Here was the thought process in preparation for a Saturday morning bicycling errand run, which occurred while wrinkles were pressed out of pairs of khakis, medical scrubs and shirts:
The impending bike ride was to get medication for aging dogs from the vet's office, lunch and then quick jaunt to the library.
The single-speed mountain bike was out. That's equipped with heavy lugged tires, and meant for winter riding. The streets were mostly cleared of snow, and riding that, or the other mountain bike used for riding trails, was quickly dismissed. Riding a mountain bike of any kind on a normal street is annoying and useless, like a driving a Hummer in Manhattan. (Or any just about any other place on planet Earth.)
The carbon-fiber racing bike was out. Even though the glaciers have receded from our streets, they are still wet and sandy, and the racing bike is too nice for that. Besides, for errands, that's just not the right ride. Errands require locking the bike up, getting off it, walking around and carrying junk. Wearing biking shoes with cleats and leaving a $2,000 bike outside while eating a hamburger makes no sense. Using a racing bike for that kind of ride is akin to using a Ferrari to take your leaves to the yard waste site. Utterly ridiculous.
There's the red touring bike, a sturdy, steady ride. The fenders were taken off it last fall because they rattled annoyingly, and that bike has taken on a sort of bad-weather-trainer role. It would be a good choice for this kind of ride, because it is rugged, fairly fast and efficient. But the streets were wet. Was the speed worth the trade-off for a soaked rear-end which would be uncomfortable in a library and restaurant? Hmm. Not today.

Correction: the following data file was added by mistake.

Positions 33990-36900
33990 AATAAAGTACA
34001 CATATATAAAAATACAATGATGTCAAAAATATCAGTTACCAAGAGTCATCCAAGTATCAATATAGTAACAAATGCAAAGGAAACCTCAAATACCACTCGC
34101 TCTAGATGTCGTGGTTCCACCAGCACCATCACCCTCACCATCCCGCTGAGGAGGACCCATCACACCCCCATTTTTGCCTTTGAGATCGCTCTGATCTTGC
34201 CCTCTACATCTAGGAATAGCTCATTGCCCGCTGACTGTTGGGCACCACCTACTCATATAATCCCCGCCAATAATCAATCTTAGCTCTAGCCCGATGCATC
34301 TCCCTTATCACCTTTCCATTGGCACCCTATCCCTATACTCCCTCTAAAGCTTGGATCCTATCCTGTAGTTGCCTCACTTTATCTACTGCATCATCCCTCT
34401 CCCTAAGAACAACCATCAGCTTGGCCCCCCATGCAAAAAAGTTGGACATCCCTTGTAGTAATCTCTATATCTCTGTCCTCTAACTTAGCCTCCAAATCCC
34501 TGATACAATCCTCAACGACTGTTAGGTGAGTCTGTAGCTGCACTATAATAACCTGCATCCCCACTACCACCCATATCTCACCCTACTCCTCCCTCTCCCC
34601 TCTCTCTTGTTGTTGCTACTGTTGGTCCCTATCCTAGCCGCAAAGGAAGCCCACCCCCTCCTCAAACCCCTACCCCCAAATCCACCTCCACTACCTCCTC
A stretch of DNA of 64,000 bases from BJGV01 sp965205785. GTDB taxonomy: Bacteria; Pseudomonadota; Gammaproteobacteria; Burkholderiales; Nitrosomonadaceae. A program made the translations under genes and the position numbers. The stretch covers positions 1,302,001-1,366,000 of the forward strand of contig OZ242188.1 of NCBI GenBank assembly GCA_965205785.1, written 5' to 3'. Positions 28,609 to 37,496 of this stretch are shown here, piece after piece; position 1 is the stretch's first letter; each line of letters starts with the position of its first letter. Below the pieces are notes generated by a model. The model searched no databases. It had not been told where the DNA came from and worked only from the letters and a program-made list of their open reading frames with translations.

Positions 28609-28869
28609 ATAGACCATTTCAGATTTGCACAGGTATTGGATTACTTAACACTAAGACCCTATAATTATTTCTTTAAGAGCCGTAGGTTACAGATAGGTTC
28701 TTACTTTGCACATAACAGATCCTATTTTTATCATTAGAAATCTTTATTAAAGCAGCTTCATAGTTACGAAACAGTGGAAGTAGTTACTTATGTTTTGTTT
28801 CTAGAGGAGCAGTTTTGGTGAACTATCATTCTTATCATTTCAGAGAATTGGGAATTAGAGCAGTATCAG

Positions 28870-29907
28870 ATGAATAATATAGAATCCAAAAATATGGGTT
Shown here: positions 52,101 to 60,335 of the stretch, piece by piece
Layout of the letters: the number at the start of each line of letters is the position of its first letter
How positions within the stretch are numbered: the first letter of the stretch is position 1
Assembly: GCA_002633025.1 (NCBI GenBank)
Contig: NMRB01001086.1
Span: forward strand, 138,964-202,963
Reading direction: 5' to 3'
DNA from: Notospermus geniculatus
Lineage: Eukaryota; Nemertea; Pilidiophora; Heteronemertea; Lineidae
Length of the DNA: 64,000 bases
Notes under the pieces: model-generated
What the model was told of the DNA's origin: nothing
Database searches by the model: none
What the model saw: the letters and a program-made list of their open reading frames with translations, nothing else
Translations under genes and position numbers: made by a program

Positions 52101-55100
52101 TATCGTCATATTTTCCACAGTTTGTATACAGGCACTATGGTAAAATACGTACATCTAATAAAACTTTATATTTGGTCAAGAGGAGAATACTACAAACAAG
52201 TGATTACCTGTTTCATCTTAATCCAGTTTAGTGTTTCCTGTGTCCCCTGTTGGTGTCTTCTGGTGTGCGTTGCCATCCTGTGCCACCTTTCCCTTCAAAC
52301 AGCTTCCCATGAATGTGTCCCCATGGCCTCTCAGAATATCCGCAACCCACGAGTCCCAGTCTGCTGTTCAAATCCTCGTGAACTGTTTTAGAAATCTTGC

So it was the Rixe. This is a white bike with chrome fenders and an upright riding position like that of the famed "Dutch" bikes. It is slow, heavy, and a bit too small. But for this ride, it's the best option available. Problem solved!
Or was it? There were thoughts that maybe a new bike should be considered, one specifically designed for city riding and commuting. Some of them have built in locks, which would be really convenient.
At this juncture in the thought process, it was about time to leave on the actual journey. The iron was put away, clothes folded and there was the thinking about what would be needed for the trip. Backpack, gloves, reflective pants guards, etc. All was well.
But then this thought popped into mind:
Was I thinking too much about bikes and biking? Was this a healthy way to expend the resources of time and energy for a seemingly well-balanced adult person?
I don't know. That's the real cycling conundrum.
Keith Uhligís blog veers toward outdoor silent sports, running, biking, kayaking, etc., but also can be about eating cheese, growing up and living in central Wisconsin and life in general. You can reach Keith at email@example.com.